If the Power of Attorney has been given to the agent, an institution, or has already been recorded, you should execute a document revoking the Power of Attorney that is witnessed and acknowledged in the same manner as the first Power of Attorney.  A sample document is included on this web site. Then you will need to give a copy of the Revocation to the banks or others so that they know the Power of Attorney is no longer good.

Connecticut law does not provide that a new Power of Attorney automatically revokes an old one.  It is possible to have more than one agent with your Power of Attorney.

What is the difference between a “short form” and “long form” Power of Attorney?

The "statutory" or "short form" Power of Attorney is the common Power of Attorney form available on line and sold in Connecticut stores.  The document lists only the powers given to the attorney-in-fact.  It is “short” because it does not include the paragraph that describes each power in detail. IMPORTANT:  in the statutory form, ALL the powers listed are included; you initial in the boxes only to DELETE certain powers. The statutory form Power of Attorney included in this web site links to the statute which describes the powers.

Some attorneys prefer to use a "long form" Power of Attorney because it contains the full description of the powers provided in the statute.  Because the document contains the full description of the powers, it is easier to determine from the document whether or not it contains a particular power.    If you execute a "statutory short form" Power of Attorney, it would be wise to keep a copy of the statute handy.  You can read the statute here: Power of Attorney Statute.

I have a Power of Attorney I signed in another state.  Can I use it in Connecticut?

Most Powers of Attorney signed in other states will be recognized in Connecticut.  In general a Power of Attorney used to convey title to real estate, must be signed, dated, witnessed by two people, and "acknowledged" or notarized by a notary public or court official.  (State laws govern who is authorized to take "acknowledgments.") The practical question is not whether the Power of Attorney is valid, but whether a financial institution will honor it.  Also, if the document refers to statutes from another state, you may have to provide a copy of those statutes.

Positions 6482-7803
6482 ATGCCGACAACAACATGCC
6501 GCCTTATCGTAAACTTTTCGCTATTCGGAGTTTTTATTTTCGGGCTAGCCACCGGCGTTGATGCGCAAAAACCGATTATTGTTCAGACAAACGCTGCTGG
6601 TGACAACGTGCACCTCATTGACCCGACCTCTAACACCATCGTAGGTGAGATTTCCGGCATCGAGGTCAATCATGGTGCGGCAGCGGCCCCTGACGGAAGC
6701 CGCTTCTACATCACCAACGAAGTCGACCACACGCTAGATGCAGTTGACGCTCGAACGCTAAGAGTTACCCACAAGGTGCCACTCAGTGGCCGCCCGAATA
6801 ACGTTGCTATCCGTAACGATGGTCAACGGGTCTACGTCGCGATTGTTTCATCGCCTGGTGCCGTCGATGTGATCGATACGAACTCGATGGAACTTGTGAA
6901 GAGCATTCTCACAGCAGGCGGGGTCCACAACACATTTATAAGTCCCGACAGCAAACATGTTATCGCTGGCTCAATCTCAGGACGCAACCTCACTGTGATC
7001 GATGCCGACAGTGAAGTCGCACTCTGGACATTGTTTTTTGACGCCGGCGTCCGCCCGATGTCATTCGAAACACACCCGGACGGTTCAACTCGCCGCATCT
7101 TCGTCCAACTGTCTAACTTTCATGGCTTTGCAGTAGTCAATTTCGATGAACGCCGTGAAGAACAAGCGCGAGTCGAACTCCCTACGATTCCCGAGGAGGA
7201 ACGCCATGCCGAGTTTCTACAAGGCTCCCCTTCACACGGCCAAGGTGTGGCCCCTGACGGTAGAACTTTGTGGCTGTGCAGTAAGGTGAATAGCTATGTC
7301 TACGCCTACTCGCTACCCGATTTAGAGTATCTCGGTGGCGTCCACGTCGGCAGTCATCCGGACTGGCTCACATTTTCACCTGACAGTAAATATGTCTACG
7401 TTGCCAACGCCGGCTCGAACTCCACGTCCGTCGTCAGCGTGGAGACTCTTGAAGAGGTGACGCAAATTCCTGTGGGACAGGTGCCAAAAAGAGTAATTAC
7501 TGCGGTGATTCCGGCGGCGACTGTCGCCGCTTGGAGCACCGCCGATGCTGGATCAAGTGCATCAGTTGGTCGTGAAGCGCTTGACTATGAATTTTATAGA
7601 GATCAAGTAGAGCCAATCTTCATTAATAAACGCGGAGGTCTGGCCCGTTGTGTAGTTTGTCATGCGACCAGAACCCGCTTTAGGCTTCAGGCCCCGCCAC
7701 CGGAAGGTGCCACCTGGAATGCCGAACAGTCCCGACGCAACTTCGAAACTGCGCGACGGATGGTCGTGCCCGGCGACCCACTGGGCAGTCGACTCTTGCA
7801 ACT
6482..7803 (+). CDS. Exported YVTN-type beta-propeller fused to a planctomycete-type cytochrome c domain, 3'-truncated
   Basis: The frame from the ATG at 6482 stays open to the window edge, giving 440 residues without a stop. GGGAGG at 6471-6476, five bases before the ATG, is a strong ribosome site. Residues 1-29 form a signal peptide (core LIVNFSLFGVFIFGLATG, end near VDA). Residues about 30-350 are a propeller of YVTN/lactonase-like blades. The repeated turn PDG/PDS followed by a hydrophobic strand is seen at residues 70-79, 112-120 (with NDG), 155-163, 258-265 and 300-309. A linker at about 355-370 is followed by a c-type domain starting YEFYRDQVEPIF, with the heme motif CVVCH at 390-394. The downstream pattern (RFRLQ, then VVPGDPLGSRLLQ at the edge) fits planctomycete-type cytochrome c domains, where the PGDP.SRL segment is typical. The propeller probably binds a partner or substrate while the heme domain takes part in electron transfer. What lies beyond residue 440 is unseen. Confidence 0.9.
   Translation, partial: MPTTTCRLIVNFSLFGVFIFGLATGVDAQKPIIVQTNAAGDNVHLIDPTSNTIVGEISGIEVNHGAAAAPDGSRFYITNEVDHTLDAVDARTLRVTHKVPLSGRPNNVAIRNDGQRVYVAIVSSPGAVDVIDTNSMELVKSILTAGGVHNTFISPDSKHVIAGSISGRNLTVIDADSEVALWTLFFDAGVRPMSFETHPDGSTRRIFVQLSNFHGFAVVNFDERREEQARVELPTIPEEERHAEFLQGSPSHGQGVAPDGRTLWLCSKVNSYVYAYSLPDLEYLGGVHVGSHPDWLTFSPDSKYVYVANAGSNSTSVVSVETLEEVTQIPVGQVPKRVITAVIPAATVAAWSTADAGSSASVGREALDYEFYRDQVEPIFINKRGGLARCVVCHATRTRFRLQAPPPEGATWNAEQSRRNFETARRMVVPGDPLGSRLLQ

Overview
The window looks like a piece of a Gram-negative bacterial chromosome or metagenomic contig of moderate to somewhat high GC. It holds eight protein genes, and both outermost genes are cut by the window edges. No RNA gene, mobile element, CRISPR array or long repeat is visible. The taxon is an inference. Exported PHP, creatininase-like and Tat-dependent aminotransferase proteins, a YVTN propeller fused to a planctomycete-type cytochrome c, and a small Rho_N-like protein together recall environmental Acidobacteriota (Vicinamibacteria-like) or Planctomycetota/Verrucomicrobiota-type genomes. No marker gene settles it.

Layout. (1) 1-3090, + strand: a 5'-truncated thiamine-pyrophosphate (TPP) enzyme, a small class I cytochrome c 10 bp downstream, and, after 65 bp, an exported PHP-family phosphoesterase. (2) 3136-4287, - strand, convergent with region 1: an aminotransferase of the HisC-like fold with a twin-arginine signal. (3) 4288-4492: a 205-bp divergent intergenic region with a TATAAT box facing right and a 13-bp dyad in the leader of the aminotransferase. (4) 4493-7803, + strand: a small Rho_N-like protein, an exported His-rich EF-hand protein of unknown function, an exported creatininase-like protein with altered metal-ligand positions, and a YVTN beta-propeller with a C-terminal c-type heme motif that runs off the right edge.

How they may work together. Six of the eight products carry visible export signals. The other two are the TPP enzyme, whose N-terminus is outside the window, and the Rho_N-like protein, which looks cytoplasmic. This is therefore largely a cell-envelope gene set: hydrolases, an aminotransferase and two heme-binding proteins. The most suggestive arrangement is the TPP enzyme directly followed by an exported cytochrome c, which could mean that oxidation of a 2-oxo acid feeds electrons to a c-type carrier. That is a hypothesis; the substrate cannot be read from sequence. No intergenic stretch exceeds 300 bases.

The law may be different in the state where you signed your Power of Attorney.  Even if the document lists the same or similar powers, they may have a different meaning when used in Connecticut.  Also, many states have different statutory protections for people signing a Power of Attorney.

Do I need to get a new Power of Attorney if I move to a different state?

When you move to a different state, you should always consult a local attorney to see whether your Power of Attorney will be effective the way you intended.

In some states, a Power of Attorney is not "durable" unless it is "recorded,” that is, filed with local government.  In addition, there may be special rules about how it is revoked.  Check with a local attorney.

Why do I need a Power of Attorney?

A Power of Attorney can be very helpful  to you and your family.  If you were unable to handle your own affairs as a result of illness, accident, or even absence, the Power of Attorney gives your agent the power to handle your affairs as you would handle them yourself.  You might not be able to execute a Power of Attorney at a time when you are disabled due to an accident. If you are unable to handle your own affairs and have no Power of Attorney, your spouse or family may have to petition the Probate Court to appoint a Conservator for you. The Conservator would have to post bond, file an inventory, and prepare accountings.  Sometimes this is unavoidable.  However most people prefer to avoid the expense of probate court by naming their own agent and signing a Power of Attorney.

Where should I keep my Power of Attorney?

Your Power of Attorney is an important legal document.  Keep it in a safe and secure place.  You may wish to give a copy to your agent(s) or in a place where it can be easily found.   Your attorney may keep a copy in case yours is lost. Make sure your family knows where to find your Power of Attorney, or whom to ask when it is needed.

 Do I need to update my Power of Attorney if nothing has changed?

Some banks and financial institutions will not honor a Power of Attorney that is several years old because of the possibility that the Power of Attorney has been revoked.  Therefore, it is prudent to re-execute your Power of Attorney every five years or so.

It is always a good idea to review your Power of Attorney periodically to make sure you still agree with your choices.

If you would like your Attorney-in-Fact to be able to make gifts on your behalf, including charitable gifts, you must add this gifting power to the Power of Attorney. Your Attorney-in-Fact may not make gifts on your behalf, unless the power is expressly granted. Other states may automatically include a "gifting power" in their statutory Power of Attorney, but Connecticut does not. This web site includes two suggested provisions you may want to use.